Artificial sweeteners in pregnancy trigger risk of infant obesity: Study
Experiments on rodents show newly born pups have higher fat ratio
The consumption of artificial sweeteners for diet purposes in pregnancy affects harmless microorganisms of unborn babies, triggering the risk of obesity, according to research by the Canadian Institute of Health.
Studies on rodents demonstrated that the consumption of unnatural sweeteners led to microorganism and metabolism changes in infants.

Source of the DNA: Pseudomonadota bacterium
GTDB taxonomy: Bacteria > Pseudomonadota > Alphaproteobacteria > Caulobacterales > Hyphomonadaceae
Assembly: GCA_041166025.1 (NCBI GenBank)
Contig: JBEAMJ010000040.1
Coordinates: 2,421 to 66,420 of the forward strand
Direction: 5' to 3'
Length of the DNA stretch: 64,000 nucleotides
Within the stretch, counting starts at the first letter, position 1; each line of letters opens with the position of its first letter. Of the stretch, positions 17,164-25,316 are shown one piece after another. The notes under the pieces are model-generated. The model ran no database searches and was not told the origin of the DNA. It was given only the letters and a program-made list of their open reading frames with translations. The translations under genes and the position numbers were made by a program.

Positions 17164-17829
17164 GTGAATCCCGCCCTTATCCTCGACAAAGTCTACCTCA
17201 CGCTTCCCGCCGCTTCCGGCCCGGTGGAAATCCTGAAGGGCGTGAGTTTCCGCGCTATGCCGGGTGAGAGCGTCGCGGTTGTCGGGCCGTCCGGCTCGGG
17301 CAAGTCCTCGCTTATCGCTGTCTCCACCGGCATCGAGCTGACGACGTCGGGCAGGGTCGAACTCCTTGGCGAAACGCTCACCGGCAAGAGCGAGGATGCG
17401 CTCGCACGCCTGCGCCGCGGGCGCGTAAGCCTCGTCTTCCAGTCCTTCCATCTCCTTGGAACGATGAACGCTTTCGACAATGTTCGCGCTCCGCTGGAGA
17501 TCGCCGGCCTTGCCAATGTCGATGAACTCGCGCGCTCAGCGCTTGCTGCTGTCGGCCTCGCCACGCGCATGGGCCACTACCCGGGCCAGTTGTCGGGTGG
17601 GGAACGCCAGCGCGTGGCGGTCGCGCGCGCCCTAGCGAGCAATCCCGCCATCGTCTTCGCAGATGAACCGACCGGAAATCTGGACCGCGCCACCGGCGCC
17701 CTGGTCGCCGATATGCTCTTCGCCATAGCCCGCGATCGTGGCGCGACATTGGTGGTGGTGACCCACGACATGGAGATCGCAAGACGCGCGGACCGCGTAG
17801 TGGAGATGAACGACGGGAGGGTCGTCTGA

The animals were divided into three groups. The first group was given aspartame as a sweetener. The second was given stevia and the third group was provided only water.
Those fed sweeteners gave birth to pups with a higher fat ratio and an increased risk for obesity as well as possessing overt differences in the gut microbiome.
Also observed was that the rodents experienced an increase in propionate and butyrate-producing molecules in the intestines while also facing a decline in molecules fermenting lactose.
*Writing by Ali Murat Alhas
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